The Other Side of Trust

knot-1110536__480[1]Shortly before beginning the process to adopt a little girl from China, I stumbled across this scripture  verse; “For you have not received a spirit of slavery leading to fear again, but you have received a spirit of adoption as sons by which we cry out, “Abba! Father!” The Spirit Himself testifies with our spirit that we are children of God, and if children, heirs also, heirs of God and fellow heirs with Christ, if indeed we suffer with Him so that we may also be glorified with Him” (Romans 8: 15-17).  These encouraging words from the scriptures were significant on so many levels; touching on my concerns of becoming a family through adoption, to my anxiety of traveling half way around the world.  What I did not yet know would be how God would use my own adoption as his daughter, to help me bond with mine.

The entire adoption journey would test my trust in God like nothing I’d experienced before.  It was this verse however that I would turn to again and again throughout the two-plus year adoption journey. “Trust in the Lord and do good; Dwell in the land and cultivate faithfulness. Delight yourself in the Lord; And He will give you the desires of your heart. Commit your way to the Lord, Trust also in Him, and He will do it” (Psalm 34:3-5).   The desire of my heart was to adopt, and I was fully committed – as obstacles and issues arouse, all I could do is trust that God would bring us through.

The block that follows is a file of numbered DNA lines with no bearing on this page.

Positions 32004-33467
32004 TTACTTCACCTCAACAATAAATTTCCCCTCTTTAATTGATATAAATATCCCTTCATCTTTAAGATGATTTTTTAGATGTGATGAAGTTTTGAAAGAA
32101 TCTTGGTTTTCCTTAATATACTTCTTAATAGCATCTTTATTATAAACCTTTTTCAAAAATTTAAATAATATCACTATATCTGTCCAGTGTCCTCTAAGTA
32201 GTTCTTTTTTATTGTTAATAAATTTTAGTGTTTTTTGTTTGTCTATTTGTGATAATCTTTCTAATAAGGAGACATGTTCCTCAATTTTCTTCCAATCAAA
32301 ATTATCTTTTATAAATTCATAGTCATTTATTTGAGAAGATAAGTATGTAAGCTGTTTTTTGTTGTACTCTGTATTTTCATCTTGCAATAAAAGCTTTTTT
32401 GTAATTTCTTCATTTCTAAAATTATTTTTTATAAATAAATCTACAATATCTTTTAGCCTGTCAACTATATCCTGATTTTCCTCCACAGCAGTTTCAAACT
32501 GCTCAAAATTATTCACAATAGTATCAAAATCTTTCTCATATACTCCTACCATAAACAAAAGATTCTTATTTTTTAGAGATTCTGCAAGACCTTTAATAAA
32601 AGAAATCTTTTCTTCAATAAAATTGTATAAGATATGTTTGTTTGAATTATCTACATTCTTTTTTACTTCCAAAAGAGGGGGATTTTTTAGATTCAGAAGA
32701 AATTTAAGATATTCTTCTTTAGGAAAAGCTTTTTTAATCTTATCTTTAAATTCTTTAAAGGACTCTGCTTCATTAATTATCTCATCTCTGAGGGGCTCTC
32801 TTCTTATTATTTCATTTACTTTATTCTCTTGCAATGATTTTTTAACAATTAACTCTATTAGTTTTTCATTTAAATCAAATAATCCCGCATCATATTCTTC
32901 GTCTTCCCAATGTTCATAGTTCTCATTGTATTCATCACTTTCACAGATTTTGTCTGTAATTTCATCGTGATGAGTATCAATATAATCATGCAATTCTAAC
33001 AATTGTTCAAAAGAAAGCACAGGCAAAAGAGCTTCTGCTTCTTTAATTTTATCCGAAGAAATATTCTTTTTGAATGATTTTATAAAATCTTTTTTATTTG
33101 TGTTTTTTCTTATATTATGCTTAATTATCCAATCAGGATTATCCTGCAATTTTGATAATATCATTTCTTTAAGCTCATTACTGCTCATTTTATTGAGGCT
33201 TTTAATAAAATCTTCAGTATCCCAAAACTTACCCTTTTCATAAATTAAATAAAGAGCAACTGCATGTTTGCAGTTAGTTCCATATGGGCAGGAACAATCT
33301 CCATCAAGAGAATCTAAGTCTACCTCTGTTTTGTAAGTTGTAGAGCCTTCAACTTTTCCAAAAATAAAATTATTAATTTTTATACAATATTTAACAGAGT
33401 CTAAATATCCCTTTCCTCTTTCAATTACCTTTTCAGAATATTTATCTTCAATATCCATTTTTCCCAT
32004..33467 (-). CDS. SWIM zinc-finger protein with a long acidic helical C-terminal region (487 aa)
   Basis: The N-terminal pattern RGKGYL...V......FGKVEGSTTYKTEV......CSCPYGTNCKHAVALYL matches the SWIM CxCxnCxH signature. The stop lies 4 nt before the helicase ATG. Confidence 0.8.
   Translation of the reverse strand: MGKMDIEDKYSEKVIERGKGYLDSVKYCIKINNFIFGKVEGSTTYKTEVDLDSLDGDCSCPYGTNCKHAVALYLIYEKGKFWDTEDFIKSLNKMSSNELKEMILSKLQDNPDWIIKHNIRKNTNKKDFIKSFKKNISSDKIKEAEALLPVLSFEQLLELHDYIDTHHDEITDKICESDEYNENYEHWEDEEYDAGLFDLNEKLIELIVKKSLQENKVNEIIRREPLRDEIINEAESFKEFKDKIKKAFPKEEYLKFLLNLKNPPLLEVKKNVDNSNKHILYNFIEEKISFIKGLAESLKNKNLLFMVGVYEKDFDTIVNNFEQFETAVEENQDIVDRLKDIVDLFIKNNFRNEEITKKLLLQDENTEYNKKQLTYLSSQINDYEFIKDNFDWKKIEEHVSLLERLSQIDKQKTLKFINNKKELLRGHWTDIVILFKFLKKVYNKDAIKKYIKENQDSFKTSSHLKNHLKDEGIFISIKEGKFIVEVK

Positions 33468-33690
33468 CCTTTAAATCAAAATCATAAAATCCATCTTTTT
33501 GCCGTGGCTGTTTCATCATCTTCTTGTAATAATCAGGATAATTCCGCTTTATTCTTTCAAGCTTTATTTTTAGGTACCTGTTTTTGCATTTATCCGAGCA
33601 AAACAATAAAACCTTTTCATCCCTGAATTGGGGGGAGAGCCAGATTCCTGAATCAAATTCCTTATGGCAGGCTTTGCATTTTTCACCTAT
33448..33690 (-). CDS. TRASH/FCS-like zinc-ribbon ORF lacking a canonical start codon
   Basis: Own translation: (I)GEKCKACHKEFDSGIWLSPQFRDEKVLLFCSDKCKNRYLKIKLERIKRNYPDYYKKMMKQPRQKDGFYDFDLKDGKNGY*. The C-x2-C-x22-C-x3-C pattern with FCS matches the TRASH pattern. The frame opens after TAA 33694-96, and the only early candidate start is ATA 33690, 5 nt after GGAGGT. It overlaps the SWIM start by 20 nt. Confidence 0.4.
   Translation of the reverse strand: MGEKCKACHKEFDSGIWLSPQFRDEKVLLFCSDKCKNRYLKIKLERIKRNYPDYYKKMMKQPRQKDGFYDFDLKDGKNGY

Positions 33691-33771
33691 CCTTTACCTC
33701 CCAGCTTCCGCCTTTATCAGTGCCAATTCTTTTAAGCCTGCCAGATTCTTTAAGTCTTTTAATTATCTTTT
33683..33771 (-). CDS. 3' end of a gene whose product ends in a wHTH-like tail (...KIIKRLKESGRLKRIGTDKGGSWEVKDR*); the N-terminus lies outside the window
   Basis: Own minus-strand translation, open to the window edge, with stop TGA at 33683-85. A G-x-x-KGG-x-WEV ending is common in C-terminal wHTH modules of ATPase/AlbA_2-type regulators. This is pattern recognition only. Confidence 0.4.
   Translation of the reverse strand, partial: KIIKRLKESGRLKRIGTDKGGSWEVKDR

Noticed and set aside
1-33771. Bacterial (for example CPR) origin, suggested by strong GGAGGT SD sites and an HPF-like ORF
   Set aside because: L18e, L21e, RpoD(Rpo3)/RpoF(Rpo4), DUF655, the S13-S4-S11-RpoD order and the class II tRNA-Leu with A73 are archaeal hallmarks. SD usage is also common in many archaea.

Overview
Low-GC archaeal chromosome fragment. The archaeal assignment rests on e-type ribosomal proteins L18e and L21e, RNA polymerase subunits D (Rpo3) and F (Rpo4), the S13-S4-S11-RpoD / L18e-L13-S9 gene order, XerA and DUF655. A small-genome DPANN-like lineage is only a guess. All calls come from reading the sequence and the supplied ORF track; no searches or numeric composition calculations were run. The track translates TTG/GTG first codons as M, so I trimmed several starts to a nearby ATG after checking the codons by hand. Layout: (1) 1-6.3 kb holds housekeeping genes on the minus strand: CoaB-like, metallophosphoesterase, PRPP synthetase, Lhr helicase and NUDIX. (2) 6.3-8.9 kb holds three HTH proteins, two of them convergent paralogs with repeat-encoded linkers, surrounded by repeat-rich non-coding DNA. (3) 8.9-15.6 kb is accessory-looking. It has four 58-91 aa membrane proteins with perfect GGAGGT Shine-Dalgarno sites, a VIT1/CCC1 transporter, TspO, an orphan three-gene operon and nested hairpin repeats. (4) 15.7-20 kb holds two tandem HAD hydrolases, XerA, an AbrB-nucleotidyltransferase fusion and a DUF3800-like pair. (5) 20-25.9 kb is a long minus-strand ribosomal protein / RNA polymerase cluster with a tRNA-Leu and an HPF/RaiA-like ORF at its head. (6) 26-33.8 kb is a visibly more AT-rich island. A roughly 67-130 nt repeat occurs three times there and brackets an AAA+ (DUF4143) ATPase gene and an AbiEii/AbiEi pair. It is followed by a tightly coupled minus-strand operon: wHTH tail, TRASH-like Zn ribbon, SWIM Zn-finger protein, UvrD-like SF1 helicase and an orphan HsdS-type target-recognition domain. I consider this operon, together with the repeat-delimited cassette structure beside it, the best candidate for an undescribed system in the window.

The first weeks with my daughter, Faith, was more difficult than I ever imagined because she completely rejected me. She and I could not even be left alone without her crying herself into a frenzy and become physically ill. I was heartbroken, especially after nearly two years of waiting, including six agonizing months of having her adorable picture, knowing she was joining our family but not being able to get clearance from China to travel there and bring her home. Here I was finally able to be with her and start to build the mother/daughter bond I’d been dreaming about, but she wanted absolutely nothing to do with me. Exasperated, I turned to Our Blessed Mother, in earnest prayer for consolation and guidance.